The Gallic Shrug

Please let it be known that I adore almost everything French. Nothings galls me more than to have someone who has never visited the country of France go on and on about how rude the French are. It’s just not true. Cultural differences do not constitute rudeness.

But all that being said, I do hate the “gallic shrug.”

I don’t know where the expression first came from, but anyone who has ever visited France has seen it many times. It involves the raising of the shoulders with palms facing the sky and the lower lip stuck out. It can be interpreted in many ways.

“I don’t know.”

“What do you expect me to do about it?”

“Tell it to someone who cares.”

My sister got a first hand dose of it when she asked the scary night clerk at our hotel why her phone wouldn’t work. According to him, it was my sister’s problem, not his. Nothing he could do about it. She suggested that perhaps he had turned it off somehow. He was skeptical. Until he realized that he had done just that.

I was on the receiving end of a world-class shrug when I asked the Air France stewardess if she could get me any information on our connecting flight on the return trip. You see, the French air traffic controllers had declared a two hour strike just as we were boarding. Just enough time to make us miss our connection at JFK. “No madame, I cannot find out any information for you…that is a Delta flight.

“Aren’t Air France and Delta partners?” I asked.

“Oh yes,” she replied. “We are partners, but I cannot give you any of that infomation.”

Delta might want to rethink the concept of partner in this case.

So…if your only encounter with the French was these two, then you might indeed have a negative perception….especially if you’re from a Southern city that’s routinely named among the friendliest in the country. But we met many delightfully helpful people as well. Like the two women who stopped us on the sidewalk to tell us that the wait for the Rodin Museum was two hours. It took a few tries for me to get their pantomine, but we finally communicated. Or the woman at the restaurant who was so embarrassed and apologetic when we pointed out her error on our bill.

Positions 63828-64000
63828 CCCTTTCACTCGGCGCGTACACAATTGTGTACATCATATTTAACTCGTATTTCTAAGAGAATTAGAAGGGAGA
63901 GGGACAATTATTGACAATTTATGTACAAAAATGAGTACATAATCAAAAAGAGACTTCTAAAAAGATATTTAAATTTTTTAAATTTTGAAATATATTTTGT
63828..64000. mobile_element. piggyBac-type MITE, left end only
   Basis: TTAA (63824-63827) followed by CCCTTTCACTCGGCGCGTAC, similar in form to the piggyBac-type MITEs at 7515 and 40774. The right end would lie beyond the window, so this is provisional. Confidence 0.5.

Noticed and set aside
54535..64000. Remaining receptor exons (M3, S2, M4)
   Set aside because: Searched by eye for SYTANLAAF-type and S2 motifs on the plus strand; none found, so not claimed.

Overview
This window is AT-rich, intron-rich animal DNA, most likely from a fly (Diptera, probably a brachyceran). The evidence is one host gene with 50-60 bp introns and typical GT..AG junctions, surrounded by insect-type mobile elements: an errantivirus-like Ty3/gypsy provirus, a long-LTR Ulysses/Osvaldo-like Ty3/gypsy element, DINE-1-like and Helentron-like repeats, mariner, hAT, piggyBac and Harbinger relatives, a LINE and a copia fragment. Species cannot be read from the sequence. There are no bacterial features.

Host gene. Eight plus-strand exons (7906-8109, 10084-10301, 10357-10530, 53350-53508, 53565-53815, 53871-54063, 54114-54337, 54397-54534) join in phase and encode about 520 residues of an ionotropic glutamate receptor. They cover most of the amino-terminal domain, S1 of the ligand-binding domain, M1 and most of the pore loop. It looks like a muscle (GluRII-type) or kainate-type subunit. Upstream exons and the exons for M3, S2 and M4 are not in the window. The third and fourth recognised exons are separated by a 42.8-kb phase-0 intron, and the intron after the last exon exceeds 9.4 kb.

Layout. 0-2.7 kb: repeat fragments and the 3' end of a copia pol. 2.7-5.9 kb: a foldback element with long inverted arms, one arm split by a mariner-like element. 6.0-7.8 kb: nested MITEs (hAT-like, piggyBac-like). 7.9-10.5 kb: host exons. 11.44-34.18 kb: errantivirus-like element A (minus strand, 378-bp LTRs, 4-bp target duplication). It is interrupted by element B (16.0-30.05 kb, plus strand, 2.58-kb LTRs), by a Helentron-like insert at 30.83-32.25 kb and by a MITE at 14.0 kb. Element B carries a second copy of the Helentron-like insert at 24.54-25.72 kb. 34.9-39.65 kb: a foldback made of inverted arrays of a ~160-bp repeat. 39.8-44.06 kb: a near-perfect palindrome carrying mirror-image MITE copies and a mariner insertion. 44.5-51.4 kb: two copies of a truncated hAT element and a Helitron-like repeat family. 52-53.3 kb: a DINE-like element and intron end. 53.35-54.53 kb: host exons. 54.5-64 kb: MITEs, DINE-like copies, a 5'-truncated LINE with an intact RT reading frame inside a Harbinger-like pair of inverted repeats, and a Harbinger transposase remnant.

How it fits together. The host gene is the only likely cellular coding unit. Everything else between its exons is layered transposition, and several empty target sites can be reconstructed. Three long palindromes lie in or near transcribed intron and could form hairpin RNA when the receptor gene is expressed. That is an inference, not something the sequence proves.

In my mind, you might as well stay home if the only places you travel to are exactly like the one you left.

Same people. Same food. Same language. Same scenery.

Putting up with the occasional Gallic Shrug is a small price to pay for visiting Paris. It’s like having a side dish you don’t really like on the plate with an otherwise fantastic meal. Just push it to one side and enjoy everything else.

 

 

 

 

 

 

 

5 Comments

Filed under Travel

5 responses to “The Gallic Shrug

  1. Julie Fisher

    Thank you for the third-to-the-last paragraph. Thank you for the second-to the-last paragraph. And Thank you for the last paragraph. Boy, do they say it all!!! Amen, Cindy.

  2. CECIL EWIN

    CINDY,,,,I READ YOUR BLOG RIGHT BEFORE YOU ALL LEFT & IT CRACKED ME UP & I LAUGHED ALL THE WAY THROUGH IT.
    PLEASE PUT ME ON YOUR “BLOG LIST” , AS I REALLY LIKE READING YOUR WRITINGS !!!

    I agree with every single word you said about
    getting out of your “COMFORT ZONE ” & get a taste of the world & other wonderful cultures.
    Some people just are not interested in other places, etc & I do feel VERY sorry for them , that they are LIMITED in their “INTERESTS”.
    THEY DO NOT KNOW WHAT THEY ARE MISSING ……..

  3. Harriet Keyes

    Hi Cindy!!
    Love your blogs and so glad you enjoyed France.
    The people can be either extra nice and helpfull or act like they have just met up with a sorry dog!! I found the ones in the country the best natured but then again they were taking my money as I bought something to eat so go figure!!
    Weclome back!
    Harriet

  4. Whitney

    I should have taken a video of the “gallic shrug”. Oh so funny!

  5. Pingback: Lemuria « HereInFranklin’s Weblog

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